I Can't Get No...Satisfaction and Loyalty
POSTED : August 16, 2018
BY : Terry Mickail

Simply put, satisfaction and loyalty is important. It is a collection of attitudes aligned with purchase behaviors that favor one business among competing businesses. But it is so much more. Loyalty is comprised of a constellation of concepts, the Customer Ecosystem, that come together to influence a customer, but it also has a huge impact on business outcomes for our clients.

The concepts that make up and define loyalty include: Commitment, Trust, Incentives, and, most importantly, Satisfaction. All of these are moderated by Quality, the ability of a company to perform a service dependably and accurately. The more successful a business’s quality, the higher the overall Trust, Commitment, Incentives, and Satisfaction, of the customer – therefore creating stronger Loyalty. These antecedents, customer outcomes, and business outcomes are all part of the Customer Ecosystem.

Loyalty is a strong driver of business outcomes, providing direct impact on performance. Performance has historically been composed of traditional measures such as sales, share of wallet, profit performance, ROI, and other KPIs. These have been the standard-bearers of what drives business decisions, but today, we know better. There is so much more to Loyalty than just business outcomes and understanding this will help to drive not only profits but also to create a loyal customer base. A satisfied customer is more likely to not only buy more and more often, but to tell friends and family about their positive experiences.

Just as Loyalty is important for businesses, it is just as important for the consumer, affecting both their attitudes and behaviors when it comes to your brand. Behaviors are the easiest to see and measure. At its core, Behavioral Loyalty is the repeated purchases by a consumer favoring one business over another that can provide a similar service. When I consumer is satisfied, they are more likely to engage in behavioral loyalty and are willing to pay more for a similar service if they have a connection to the brand or business. Attitudes are a bit more ephemeral.

It is hard to measure cognitions. You can’t just crack open a consumer and weigh attitude, so we must break them down into constituent parts that can be measured using a survey or series of surveys. What we can measure is: Connection to Brand, Behavioral Interdependence (the mutual impact of attitudes and actions in everyday life), Passion (a desire for a brand/business/service), and Intimacy (a connection that is formed through knowledge over time). It is much easier to form these connections, behaviors, and passions in a satisfied customer base. Over time, these attitudes only become stronger as a brand/company develops higher satisfaction with their consumers.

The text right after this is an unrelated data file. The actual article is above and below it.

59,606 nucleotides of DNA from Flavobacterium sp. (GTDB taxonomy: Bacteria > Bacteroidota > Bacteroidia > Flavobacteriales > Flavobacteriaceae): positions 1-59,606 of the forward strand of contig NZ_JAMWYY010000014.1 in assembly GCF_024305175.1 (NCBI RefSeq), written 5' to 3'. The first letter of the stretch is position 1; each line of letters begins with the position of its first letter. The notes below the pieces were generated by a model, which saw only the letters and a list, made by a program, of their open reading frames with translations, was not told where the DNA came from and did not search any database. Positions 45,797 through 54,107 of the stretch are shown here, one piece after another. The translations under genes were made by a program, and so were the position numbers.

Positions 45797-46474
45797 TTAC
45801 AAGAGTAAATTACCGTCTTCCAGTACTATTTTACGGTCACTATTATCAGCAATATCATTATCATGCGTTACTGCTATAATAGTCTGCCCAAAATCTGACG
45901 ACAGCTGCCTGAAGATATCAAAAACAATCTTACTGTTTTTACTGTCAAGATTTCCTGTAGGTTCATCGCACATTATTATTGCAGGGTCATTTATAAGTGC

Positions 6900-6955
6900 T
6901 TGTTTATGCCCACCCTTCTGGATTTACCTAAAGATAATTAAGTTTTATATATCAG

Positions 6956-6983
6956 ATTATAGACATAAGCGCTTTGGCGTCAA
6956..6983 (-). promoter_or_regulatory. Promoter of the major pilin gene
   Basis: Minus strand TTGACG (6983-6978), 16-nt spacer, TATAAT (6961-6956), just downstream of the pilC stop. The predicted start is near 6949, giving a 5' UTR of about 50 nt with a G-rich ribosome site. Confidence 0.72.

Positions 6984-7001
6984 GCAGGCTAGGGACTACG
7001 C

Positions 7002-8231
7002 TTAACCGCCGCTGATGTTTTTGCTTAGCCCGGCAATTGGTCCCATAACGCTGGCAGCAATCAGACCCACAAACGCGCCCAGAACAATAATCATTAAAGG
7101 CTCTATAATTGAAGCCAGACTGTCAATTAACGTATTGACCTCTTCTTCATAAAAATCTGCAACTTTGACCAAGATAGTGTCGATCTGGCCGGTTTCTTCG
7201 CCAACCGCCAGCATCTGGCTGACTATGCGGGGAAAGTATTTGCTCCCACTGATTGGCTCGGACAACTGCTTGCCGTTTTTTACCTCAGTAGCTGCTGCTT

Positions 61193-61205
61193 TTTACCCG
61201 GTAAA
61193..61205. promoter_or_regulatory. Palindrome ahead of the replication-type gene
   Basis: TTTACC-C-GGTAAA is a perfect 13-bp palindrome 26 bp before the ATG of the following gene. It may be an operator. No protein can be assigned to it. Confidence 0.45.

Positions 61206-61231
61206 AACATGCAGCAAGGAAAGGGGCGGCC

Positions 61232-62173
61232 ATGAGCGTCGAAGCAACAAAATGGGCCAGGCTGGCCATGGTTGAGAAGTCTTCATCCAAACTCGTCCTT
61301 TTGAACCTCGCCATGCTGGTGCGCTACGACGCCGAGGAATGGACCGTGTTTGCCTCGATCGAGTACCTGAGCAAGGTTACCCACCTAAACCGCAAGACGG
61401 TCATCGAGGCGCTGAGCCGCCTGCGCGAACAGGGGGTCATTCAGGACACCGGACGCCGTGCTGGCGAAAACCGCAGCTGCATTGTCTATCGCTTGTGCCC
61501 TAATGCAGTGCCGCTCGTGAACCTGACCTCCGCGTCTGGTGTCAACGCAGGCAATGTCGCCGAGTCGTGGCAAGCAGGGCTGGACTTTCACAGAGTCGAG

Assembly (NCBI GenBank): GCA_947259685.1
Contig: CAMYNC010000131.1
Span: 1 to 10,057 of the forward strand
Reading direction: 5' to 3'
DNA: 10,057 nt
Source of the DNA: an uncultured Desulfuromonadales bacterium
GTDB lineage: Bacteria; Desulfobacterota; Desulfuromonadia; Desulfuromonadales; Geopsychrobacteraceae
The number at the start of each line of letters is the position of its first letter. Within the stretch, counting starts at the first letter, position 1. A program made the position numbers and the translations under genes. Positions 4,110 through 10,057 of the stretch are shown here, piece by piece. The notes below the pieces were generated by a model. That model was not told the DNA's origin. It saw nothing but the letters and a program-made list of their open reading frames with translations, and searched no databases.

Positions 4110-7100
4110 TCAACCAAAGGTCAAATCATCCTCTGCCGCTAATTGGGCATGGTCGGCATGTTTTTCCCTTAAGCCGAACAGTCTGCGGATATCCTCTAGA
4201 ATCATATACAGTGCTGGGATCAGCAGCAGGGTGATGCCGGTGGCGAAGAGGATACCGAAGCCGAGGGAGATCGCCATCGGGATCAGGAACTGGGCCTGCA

So here’s where we’re at:

I Can't Get No...Satisfaction and Loyalty


We’ll get to the rest of this chart as our series on Loyalty continues.

So…why Satisfaction? Why is it so important? There are three major reasons:

  1. No company can survive without appropriate customer satisfaction.
  2. Customer satisfaction is tied directly to profitability.
  3. Customer loyalty is assumed to be a consequence of customer satisfaction.

As we see here in the first of four posts, Loyalty is a complicated issue but necessary in creating a satisfied customer base. There are many drivers of Loyalty, but Satisfaction is the strongest. Not only is Satisfaction a primary driver of Loyalty, but it is also closely related to the other main components of the Customer Ecosystem. Next, we will explore how Satisfaction impacts the Quality of service and Personalization strategies.

About the Author

A picture of Terry MickailTerry Mickail earned his BS in cognitive psychology and biology at Louisiana State University. He moved to Seattle in 2011 after being accepted to the Master’s program of Measurement, Statistics, and Research Design. After completing, he worked on an NIH research project where he studied children with learning disorders and focused on eye-tracking measurement techniques. He accepted an offer to work for Prime 8, where he primarily worked with Microsoft, performing several studies within Microsoft EDU.

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